Brown's message to the Masons was nice. As far as I'm aware, he's about the most prominent non-Mason to speak positively about Freemasonry. Hopefully, as has been said, the book promotes a more in-depth approach to the study of Masonry by people outside and inside the craft, even if it is flawed. Better for people to learn the truth themselves, through their own research, rather than reaching for the the fluff, nonsense and half-truth that is so widespread.

Novels can be a good starting point for independent research. I wouldn't know half the things I know had I not read Foucault's Pendulum by Umberto Eco, and picked up some of the threads contained therein. Recognizing the story as fiction, I was able to follow some very intriguing lines of history on my own, and I'm a better thinker and researcher for it.



posted on Oct, 16 2009 @ 04:14 AM
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Originally posted by JoshNorton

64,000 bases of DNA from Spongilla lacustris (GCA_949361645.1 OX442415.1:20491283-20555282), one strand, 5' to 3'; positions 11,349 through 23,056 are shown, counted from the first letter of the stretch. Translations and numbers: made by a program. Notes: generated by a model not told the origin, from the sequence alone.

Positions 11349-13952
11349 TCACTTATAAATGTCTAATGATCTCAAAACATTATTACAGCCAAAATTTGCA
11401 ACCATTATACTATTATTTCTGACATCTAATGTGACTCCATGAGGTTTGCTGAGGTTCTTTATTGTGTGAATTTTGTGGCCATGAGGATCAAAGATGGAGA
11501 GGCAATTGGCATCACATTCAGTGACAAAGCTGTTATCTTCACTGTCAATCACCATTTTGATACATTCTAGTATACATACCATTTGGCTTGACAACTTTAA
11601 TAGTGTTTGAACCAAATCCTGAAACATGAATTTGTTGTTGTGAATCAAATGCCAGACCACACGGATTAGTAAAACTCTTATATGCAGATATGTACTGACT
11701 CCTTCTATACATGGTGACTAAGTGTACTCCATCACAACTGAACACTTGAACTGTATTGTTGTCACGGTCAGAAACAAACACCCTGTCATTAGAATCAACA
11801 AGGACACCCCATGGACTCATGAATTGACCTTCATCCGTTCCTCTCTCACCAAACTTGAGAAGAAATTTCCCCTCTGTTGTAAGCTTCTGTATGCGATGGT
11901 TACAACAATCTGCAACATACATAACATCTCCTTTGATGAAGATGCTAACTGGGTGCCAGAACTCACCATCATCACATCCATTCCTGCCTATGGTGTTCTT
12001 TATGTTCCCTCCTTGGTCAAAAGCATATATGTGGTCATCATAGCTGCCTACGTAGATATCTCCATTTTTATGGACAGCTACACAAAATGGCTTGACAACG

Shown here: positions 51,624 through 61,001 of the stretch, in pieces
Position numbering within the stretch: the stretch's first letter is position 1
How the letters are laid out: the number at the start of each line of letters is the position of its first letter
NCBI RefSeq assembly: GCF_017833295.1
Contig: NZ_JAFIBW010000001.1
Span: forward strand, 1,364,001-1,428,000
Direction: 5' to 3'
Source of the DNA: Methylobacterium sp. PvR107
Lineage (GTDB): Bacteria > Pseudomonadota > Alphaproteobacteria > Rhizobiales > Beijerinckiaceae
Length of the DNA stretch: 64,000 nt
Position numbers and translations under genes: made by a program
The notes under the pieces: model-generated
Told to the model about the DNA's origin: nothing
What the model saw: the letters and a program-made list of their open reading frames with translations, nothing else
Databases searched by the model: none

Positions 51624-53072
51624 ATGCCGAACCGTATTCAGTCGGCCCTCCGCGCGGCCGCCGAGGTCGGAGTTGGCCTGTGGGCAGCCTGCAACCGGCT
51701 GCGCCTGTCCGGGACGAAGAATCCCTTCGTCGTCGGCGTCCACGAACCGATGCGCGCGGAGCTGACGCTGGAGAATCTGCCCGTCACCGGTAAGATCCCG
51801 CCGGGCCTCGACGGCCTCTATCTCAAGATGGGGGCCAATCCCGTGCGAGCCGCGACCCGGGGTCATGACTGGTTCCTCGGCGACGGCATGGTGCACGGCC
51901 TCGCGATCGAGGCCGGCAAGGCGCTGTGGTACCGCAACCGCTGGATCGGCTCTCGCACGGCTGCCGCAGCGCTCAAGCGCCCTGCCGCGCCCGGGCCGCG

Actually, you see my point entirely. It's unclear to the average reader where exactly the fiction starts and the framework ends. If the first lie is the line that says "every group or ritual contained in this book is true", you can see how there may be some people who still take that as fact because it sits between the title page and the narrative proper.


"Truth is a well-known pathological liar. It invariably turns out to be Fiction wearing a fancy frock. Self-proclaimed Fiction, on the other hand, is entirely honest. You can tell this, because it comes right out and says, "I'm a Liar," right there on the dust jacket."

- Alan Moore.




posted on Oct, 16 2009 @ 04:19 AM
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reply to post by articulus
 


Foucault's Pendulum is a book I want to read soon. Eco is brilliant. I've read a couple of his books on semiotics so I will be reading "The Name of the Rose" ASAP as this was written to disseminate his theories on semiotics in a more accessible format. But being Eco it still requires focus. A "Key to the Name of the Rose" was even written by professional scholars for lay readers to get to grips with key concepts and have the many Latin phrases translated!